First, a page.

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tion some steamy romance scenes. It’s Lena’s
well-directed therapy sessions, though, that
help her ultimately come to grips with the
consequences of her inaction. This nuanced
portrayal of guilt and redemption is a great
pick for fans of Cynthia Hand’s The Last Time
We Say Goodbye (2015). —Diane Colson
HIGH-DEMAND BACKSTORY: A hefty
promotional campaign should keep the buzz
building for this New York Times best-selling
author’s latest novel.
A Line in the Dark.
By Malinda Lo.
Oct. 2017. 288p. Dutton, $17.99 (9780735227422).
Four girls teeter upon the precarious line
between love and obsession in Lo’s arresting psychological thriller. Sixteen-year-old
Jess would do anything for her best friend
Angie, anything but accept her beautiful,
athletic new girlfriend, Margot, an entitled
snob from Pearson Brooke School. Jess, who
is attending art class at Pearson through an
exchange program, has heard stories of Margot’s and her friend Ryan’s merciless bullying.
When her attempts to show Angie the truth
backfire, Jess finds herself gradually carved
out of Angie’s life. Uncertain of who she is
without Angie to revolve around, Jess has to
make sure that the moment Angie needs her
again, she’ll be there. The bulk of the story
is told brilliantly from Jess’ tightly observed
perspective, her observations colored by intense jealousy and desire, the truth of which
is doled out in subtle moments and expressive
language. Though the late shift to a distant
third person is jarring, Lo (Inheritance, 2013)
uses it to further stoke a sense of foreboding
that doesn’t let up until the unpredictable
conclusion. —Krista Hutley
By Jennifer Mathieu.
Sept. 2017. 336p. Roaring Brook, $17.99
(9781626726352). Gr. 9–12.
Vivian’s mom was a rebel. In the nineties, she
followed her favorite punk-rock bands across
the Pacific Northwest and championed the Riot
Grrrl movement. When Vivian’s father died
a few months after Vivian
was born, her mom returned
home. Vivian, raised in East
Rockport, Texas, where
high-school football stars are
king and their bad behavior
is excused by a blind-eyed
administration, is a mild-
mannered good girl. But
when she witnesses a sexist incident in class,
she is disturbed. One trip to a copy store later,
and Moxie is born: an anonymous, Riot Grrrl–
inspired zine that contains both a diatribe and
a call to action. These actions start small, but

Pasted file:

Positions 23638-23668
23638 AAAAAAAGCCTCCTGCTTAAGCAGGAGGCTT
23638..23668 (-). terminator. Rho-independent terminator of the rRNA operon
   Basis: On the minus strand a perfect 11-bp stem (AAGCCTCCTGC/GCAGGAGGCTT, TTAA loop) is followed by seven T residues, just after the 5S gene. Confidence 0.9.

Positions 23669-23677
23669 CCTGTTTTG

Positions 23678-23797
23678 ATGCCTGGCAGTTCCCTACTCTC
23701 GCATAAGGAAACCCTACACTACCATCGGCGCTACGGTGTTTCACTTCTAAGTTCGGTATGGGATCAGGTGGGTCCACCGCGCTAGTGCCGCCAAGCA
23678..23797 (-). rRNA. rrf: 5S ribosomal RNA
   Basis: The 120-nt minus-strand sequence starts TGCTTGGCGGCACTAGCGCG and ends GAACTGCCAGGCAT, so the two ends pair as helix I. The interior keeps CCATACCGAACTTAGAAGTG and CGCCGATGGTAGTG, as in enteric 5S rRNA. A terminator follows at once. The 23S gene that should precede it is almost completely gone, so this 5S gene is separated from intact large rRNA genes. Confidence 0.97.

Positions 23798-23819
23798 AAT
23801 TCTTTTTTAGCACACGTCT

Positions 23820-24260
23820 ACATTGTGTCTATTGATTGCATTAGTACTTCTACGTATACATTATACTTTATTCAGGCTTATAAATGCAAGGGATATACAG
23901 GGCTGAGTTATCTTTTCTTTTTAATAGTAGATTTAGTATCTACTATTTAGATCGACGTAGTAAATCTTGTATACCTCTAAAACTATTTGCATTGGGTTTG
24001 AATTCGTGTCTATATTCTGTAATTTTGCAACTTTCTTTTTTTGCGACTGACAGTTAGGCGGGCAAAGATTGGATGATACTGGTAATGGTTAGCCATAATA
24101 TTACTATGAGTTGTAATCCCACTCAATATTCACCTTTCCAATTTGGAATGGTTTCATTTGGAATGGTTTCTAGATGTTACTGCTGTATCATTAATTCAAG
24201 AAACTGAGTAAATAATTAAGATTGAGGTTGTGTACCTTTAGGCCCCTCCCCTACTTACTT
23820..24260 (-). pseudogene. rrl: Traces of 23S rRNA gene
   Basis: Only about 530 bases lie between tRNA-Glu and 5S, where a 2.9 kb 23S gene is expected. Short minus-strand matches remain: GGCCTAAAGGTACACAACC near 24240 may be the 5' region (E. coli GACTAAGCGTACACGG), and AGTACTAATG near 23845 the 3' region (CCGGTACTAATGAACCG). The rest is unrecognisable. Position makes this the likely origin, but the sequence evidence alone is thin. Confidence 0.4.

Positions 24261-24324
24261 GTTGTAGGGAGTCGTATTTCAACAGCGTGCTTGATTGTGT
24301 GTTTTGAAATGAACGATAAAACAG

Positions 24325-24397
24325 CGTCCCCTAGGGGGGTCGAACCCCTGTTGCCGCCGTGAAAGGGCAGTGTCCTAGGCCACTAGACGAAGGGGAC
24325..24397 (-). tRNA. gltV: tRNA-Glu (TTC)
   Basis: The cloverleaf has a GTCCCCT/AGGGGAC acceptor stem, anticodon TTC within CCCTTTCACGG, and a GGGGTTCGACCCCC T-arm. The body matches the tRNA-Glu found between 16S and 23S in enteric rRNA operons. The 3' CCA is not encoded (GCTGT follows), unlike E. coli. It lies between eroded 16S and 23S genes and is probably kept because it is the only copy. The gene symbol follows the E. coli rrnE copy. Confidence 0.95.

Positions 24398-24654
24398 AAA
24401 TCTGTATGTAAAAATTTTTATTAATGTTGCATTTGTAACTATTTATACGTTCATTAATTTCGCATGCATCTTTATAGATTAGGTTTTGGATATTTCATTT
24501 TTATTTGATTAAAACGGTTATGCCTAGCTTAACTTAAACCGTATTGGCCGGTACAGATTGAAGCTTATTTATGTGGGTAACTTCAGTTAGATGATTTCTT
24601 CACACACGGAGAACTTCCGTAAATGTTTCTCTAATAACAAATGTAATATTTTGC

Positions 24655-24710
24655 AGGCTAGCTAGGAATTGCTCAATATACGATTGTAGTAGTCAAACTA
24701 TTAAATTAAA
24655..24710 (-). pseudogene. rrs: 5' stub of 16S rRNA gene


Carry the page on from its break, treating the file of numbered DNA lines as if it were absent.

as more girls become involved, the movement
grows, protesting everything from an unfairly
enforced dress code to sexual harassment. The
novel’s triumphs—and there are many—lie
in the way the zine opens Vivian’s eyes to the
way girls are treated, and to the additional
roadblocks that her classmates of color face.
Though the novel presents plenty of differing
opinions, it never once pits girl against girl, and
Vivian struggles with how to navigate a bur-
geoning relationship with a well-intentioned
boy who doesn’t always understand what she’s
fighting for. From an adult perspective, some
of the ripped-from-the-headlines issues might
seem like old news, but for teens like Vivian,
who are just discovering how to stand up—and
what to stand up for—this is an invaluable rev-
elation. —Maggie Reagan
By Claire Zorn.
Oct. 2017. 288p. Sourcebooks/Fire, $17.99
(9781492652137). Gr. 8–11.
It’s been almost a year since the car accident that killed Hannah’s older sister, Katie.
But Katie’s voice still makes snarky remarks
in Hannah’s head, and her bedroom is an untouched shrine in their home. Before Katie’s
death, bookish Hannah was the target of bullies at their high school. Now that Hannah
is the sister of a dead girl, however, her classmates keep their distance, offering Hannah a
kind of protection that a living Katie never
afforded. Zorn’s portrayal of a complicated
relationship between sisters who are close in
age but very different in personality is believable, as is the morass of guilt and anger that
has enveloped Hannah’s family. Hannah was